Most Patients Happy With German Health Care German health benefits are very generous, and there's usually little or no wait to get elective surgery or diagnostic tests, such as MRIs. It's one of the best health care systems in the world. It's visible in little ways that most Germans take for granted.

Most Patients Happy With German Health Care

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This is MORNING EDITION from NPR News. I'm Ari Shapiro in for Steve Inskeep.


And I'm Renee Montagne. Today in Your Health, we begin a series on how five European countries manage to provide health care to nearly all of their citizens. Americans often think European health care means high taxes, long waiting lines, and rationed care. But in Germany very little of the tax money goes into the health system and it's one of the best systems in the world. NPR's Richard Knox visited Germany to find out if people there think they're getting good value for their money.

And just start us off with what you found.

RICHARD KNOX: Well, Renee, when I first arrived there I visited an old friend. Juergen in der Schmitten was a medical student when I first met him 17 years ago. And now he's a general practitioner. And we were sitting around after dinner doing an interview - it was about 11:00 o'clock - and Juergen got a call on his cell phone.


KNOX: Juergen was on call and this was a woman who had a fever, and she wanted Juergen to make a house call. They talked for maybe five minutes, and in the end she agreed to come into the office the next morning. And I was sitting there thinking this was just a conversation that would never happen in America.

MONTAGNE: Yeah. It's hard to imagine - not that you would just get through to the doctor but at his house and at that late hour.

KNOX: Exactly. And if you did you certainly wouldn't have a long talk with him about whether he should come out to your house to treat the flu in the middle of the night.

So I decided to visit some German patients to see what they think about the German system. The first family I went to see was the Casagrandes - Sabina and Jan and their two little girls. They live in Cologne in western Germany, four flights up in a big old apartment with high ceilings.

Ms. SABINA CASAGRANDES: Hi, Sabina Casagrandes.

KNOX: Nice to meet you.


KNOX: Sabina is American, Jan is German. They say they've had really good care in the German health system. And they've used it a lot.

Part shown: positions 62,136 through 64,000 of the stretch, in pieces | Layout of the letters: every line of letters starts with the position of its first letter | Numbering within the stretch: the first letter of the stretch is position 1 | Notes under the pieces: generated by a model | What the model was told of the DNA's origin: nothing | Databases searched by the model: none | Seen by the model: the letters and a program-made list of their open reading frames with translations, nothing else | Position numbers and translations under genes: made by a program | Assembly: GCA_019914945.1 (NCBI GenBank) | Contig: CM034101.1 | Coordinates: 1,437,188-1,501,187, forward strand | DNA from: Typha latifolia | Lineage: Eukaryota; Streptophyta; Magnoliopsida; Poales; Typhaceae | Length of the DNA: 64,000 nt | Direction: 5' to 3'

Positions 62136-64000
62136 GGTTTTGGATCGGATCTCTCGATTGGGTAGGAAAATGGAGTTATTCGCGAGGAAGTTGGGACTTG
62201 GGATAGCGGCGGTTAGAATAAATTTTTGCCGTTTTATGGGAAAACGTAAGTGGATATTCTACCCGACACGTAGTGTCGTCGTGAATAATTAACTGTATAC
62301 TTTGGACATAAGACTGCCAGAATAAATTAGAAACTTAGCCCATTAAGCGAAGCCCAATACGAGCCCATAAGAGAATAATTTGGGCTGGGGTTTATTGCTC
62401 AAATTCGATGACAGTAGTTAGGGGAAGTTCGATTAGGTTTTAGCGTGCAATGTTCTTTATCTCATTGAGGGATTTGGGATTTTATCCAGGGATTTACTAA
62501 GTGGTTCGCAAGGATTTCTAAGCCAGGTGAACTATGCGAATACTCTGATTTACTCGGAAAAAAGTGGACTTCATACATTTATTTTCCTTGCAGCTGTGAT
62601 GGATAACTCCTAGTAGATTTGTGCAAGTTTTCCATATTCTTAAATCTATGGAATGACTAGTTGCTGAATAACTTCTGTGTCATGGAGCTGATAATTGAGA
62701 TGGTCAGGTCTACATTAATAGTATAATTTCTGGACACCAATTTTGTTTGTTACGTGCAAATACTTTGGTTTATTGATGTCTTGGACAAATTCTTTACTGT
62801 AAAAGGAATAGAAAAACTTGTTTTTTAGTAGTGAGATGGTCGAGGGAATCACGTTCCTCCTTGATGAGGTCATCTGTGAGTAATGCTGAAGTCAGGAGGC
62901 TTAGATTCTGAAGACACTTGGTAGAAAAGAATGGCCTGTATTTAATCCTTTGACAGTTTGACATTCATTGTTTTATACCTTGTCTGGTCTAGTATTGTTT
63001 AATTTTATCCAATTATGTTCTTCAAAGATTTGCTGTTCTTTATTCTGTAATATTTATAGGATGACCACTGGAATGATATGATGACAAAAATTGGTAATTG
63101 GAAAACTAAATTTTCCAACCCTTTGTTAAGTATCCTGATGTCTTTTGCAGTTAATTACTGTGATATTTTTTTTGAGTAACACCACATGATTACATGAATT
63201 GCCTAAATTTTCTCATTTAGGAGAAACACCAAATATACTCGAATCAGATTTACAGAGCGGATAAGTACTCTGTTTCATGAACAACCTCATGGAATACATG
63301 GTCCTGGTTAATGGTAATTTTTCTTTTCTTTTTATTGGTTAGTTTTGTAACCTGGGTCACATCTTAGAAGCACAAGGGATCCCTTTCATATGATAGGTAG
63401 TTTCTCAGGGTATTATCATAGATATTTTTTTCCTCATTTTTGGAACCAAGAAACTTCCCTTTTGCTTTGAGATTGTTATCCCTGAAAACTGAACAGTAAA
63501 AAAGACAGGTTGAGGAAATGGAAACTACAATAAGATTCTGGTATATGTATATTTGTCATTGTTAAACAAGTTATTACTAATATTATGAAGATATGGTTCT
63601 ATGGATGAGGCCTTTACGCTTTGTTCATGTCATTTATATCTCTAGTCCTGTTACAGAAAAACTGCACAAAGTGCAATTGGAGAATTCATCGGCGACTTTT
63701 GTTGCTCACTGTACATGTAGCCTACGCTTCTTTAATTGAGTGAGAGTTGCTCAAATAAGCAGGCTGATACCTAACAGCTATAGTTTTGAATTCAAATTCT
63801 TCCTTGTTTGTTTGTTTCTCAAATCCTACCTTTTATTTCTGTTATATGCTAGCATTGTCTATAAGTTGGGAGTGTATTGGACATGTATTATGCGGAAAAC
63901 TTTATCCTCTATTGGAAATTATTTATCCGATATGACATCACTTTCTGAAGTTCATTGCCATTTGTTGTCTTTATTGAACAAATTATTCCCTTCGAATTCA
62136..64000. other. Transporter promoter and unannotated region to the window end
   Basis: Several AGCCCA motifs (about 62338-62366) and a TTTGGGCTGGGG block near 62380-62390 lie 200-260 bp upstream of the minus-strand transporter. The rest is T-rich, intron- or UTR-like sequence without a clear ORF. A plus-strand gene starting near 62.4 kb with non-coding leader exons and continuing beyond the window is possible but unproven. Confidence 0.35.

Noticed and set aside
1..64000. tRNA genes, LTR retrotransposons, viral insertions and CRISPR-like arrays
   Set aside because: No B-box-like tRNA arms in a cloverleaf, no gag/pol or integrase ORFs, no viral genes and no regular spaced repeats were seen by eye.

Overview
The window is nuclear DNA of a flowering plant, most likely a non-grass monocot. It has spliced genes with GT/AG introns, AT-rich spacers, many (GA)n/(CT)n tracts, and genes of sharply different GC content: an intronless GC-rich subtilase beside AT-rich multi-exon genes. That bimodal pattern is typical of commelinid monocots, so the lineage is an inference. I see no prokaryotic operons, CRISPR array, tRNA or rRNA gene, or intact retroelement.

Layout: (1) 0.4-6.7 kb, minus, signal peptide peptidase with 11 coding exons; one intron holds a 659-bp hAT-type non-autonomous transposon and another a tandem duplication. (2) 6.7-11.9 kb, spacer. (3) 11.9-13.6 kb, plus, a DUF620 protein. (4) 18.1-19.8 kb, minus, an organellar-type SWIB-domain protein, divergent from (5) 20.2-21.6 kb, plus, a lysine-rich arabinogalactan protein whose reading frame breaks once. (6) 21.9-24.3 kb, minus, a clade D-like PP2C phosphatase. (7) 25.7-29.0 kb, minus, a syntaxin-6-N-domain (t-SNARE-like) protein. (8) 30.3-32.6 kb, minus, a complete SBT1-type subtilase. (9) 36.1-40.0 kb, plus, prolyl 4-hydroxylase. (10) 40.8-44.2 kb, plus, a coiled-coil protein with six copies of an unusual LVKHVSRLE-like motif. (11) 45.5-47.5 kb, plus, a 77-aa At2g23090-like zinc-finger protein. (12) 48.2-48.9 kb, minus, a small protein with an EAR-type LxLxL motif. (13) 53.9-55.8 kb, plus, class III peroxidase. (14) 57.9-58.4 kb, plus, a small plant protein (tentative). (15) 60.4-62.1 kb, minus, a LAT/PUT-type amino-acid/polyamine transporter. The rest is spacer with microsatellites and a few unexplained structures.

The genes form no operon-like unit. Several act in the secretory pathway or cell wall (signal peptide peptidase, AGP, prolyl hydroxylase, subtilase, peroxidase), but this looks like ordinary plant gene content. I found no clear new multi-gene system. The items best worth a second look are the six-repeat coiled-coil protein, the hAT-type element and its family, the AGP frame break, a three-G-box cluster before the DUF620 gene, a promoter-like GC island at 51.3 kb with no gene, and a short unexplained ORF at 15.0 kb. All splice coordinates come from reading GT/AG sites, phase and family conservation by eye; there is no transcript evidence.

Ms. CASAGRANDES: I've probably been very expensive for the health insurance system here. When I was 33 years old I had a giant lump on my neck all of a sudden, where your thyroid is. And it was a big tumor.

KNOX: It took two operations to remove her cancer. Luckily it was curable with surgery, and Sabina says she had the best treatment she could imagine.

Ms. CASAGRANDES: Then I came home to my little daughter, who I couldn't really lift up even. And so I asked my doctor, What can I do? And she said, Well, your health insurance will pay for someone to come help you in the house.

KNOX: Her health insurance paid a friend to shop and cook and even help care for the baby until Sabina was back on her feet. The health care system that took such good care of Sabina isn't funded by government taxes. It's paid for by workers and employers. Germans pay about 8 percent of their salaries to a nonprofit insurance company of their choice, and their employers pay about the same amount.

It's roughly the same percentage for everybody. The less people make, the less they have to pay. The more they make, the more they pay. Germans call it solidarity. The idea is that everybody's in it together and nobody should be without health insurance.

Ms. CASAGRANDES: If I don't make a lot of money, I don't have to pay a lot of money for health insurance, but I have the same access to health care that someone who makes more money has.

KNOX: She does say that nearly 8 percent of her salary is a lot.

Ms. CASAGRANDES: Yes, it's expensive. You know, it's a good chunk of your monthly income. But considering what you can get for it, it's worth it.

KNOX: For instance, it covers an expensive medicine that Jan needs for a chronic intestinal problem. He says if they moved to America, they might not be able to buy insurance at all because of their pre-existing conditions.

Mr. JAN CASAGRANDES: (Speaking German)

Ms. CASAGRANDES: He says for him - or for us - the health care system in the United States is the major reason why we have never moved there and never will move there. Because both of us have chronic illnesses that have to have a lot of medical attention, and we would go broke.

Mr. CASAGRANDES: (Speaking German)

Ms. CASAGRANDES: It's also the number one reason in the United States that people personally go bankrupt, because of health care costs, which would never happen here, never.